Kings Plains: Jindalee’s future focus

Jindalee Herefords focus on the future


FUTURE FOCUS: Eunice, Angus and Will Vivers run Jindalee Herefords on the famed Kings Plains, north west of Inverell.

FUTURE FOCUS: Eunice, Angus and Will Vivers run Jindalee Herefords on the famed Kings Plains, north west of Inverell.

Aa

Eunice, Angus and Will Vivers run Jindalee Herefords on the famed Kings Plains, north west of Inverell.

Aa

THE Vivers family’s northern NSW Hereford enterprise may have its origins deeply rooted in history, but it very much the future where Jindalee’s stud and commercial cattle breeding operations are focused.   

Angus, Eunice and Will Vivers operate Jindalee, a highly productive 1500 hectare red and black basault property on the famed Kings Plains, about 35km north west of Inverell.

The Vivers have concentrated on maximising the advantages of the breed including improving weight gain, fertility and carcase composition. 

That commercial approach has gained a strong following in the industry, with Jindalee bulls sold throughout eastern Australia. In addition to on-farm sales, the bulls are sold at the annual Glen Innes Hereford bull sale on July 28. 

Young bulls are weaned onto grazing oats and fed a supplement of oaten hay with a vitamin and mineral mixed supplied by Riverina Stockfeeds.

“We work closely with Tony Grob at Riverina’s Warwick mill,” Mrs Vivers said. “He knows our herd very well and has been formulating a custom supplement that ensures our bulls are at their peak for breeding.”  

Mrs Vivers said a key ingredient in the Riverina mix was Alltech’s Sel-plex, an organic selenium specifically to improve semen quality and the structural development of the bulls.

“It is paramount to ensure each animals reaches its genetic potential,” Mrs Vivers said.

We’re building on the strong momentum in the Hereford breed. - Will Vivers, Jindalee Herefords

Bulls also have access to improved pasture which included phalaris, fescue, and red and white clovers in the well shaded paddocks.

A regular of the show circuit, Jindalee bulls and heifers are currently being prepared for the Ekka in early August. It will be the seventh consecutive year Jindalee will be on show in Brisbane. 

In addition to his many on-farm commitments, Will Vivers is also the current president of Herefords Australia’s Northern NSW youth group.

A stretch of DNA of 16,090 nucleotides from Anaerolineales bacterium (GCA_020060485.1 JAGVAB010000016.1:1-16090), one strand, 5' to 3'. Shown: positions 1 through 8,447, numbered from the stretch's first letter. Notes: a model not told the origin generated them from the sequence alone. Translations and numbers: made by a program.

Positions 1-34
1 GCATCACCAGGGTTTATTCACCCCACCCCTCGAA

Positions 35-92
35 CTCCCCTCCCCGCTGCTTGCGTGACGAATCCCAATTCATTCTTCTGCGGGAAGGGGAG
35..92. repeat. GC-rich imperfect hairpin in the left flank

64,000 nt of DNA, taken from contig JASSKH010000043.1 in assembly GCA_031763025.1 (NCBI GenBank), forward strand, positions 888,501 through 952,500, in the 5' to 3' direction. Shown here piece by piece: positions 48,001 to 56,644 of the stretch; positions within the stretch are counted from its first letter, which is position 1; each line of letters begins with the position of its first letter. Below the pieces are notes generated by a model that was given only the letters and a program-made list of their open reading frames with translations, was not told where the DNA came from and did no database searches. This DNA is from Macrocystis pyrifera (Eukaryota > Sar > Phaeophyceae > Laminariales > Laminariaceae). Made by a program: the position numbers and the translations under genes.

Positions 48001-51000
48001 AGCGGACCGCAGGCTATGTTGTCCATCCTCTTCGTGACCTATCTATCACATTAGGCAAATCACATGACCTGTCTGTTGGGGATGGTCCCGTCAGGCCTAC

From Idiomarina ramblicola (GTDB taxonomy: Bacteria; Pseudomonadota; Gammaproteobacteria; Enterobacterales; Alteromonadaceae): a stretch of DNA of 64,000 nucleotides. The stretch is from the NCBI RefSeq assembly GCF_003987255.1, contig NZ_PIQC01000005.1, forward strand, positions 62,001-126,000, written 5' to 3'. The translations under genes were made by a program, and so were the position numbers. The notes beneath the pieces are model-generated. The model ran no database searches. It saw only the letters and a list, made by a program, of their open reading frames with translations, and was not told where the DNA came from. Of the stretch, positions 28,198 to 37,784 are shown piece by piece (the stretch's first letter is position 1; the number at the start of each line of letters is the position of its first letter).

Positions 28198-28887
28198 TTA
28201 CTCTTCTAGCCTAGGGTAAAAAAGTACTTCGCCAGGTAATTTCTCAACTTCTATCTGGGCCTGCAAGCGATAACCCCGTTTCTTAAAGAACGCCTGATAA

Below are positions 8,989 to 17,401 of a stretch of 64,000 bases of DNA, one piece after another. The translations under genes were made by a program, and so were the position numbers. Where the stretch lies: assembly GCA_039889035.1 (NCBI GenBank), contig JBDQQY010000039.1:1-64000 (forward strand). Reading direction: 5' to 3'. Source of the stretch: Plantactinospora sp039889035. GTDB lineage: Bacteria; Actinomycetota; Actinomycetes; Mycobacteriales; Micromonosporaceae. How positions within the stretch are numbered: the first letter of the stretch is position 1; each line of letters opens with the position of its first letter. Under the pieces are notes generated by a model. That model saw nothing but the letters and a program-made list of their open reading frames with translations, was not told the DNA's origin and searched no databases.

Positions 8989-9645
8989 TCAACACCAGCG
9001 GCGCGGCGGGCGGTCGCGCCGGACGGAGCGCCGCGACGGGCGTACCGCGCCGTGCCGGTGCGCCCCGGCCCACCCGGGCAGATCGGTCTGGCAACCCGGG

As an ambassador for the adaptable whiteface breed, Will’s role is to promote all things Hereford.

“The future of the Hereford breed is really with the younger generation,” Will said. “It’s all about instilling the right attitude and developing passion in our youth. We’re building on the strong momentum in the Hereford breed, so optimism is high for continued success.”

The Vivers family have been in the Kings Plains district since the 1830s. Will now becoming the fifth generation on the property Jindalee which forms part of the original Kings Plains Station.  

Will’s forefathers arrived from Scotland to Australia in 1832 and established a cattle breeding enterprise at Kings Plains. 

A proud history of the family in the district as well as origins of the Hereford bloodlines combine to make the success that Jindalee stud is today. Eunice heralds from Scotland and continues to expand the family’s Hereford bloodlines.

The origins of Jindalee stud started with the Smithton Stud who brought their Herefords from Scotland to Glen Innes in 1988. Eunice’s father Bill McIndoe had formed the stud in 1948, near Ayr in south east Scotland. 

He saw a likeness in the northern New England country to his homeland, relocated the family and the stud, and has remained in the district ever since. 

The Vivers also run a silage, hay baling and direct drilling business. 

“The contracting business complement our beef breeding enterprise very well,” Mrs Vivers said.

“It gives us good access to preserve forage and we work alongside many successful beef producers in northern NSW.”

Aa

From the front page

Sponsored by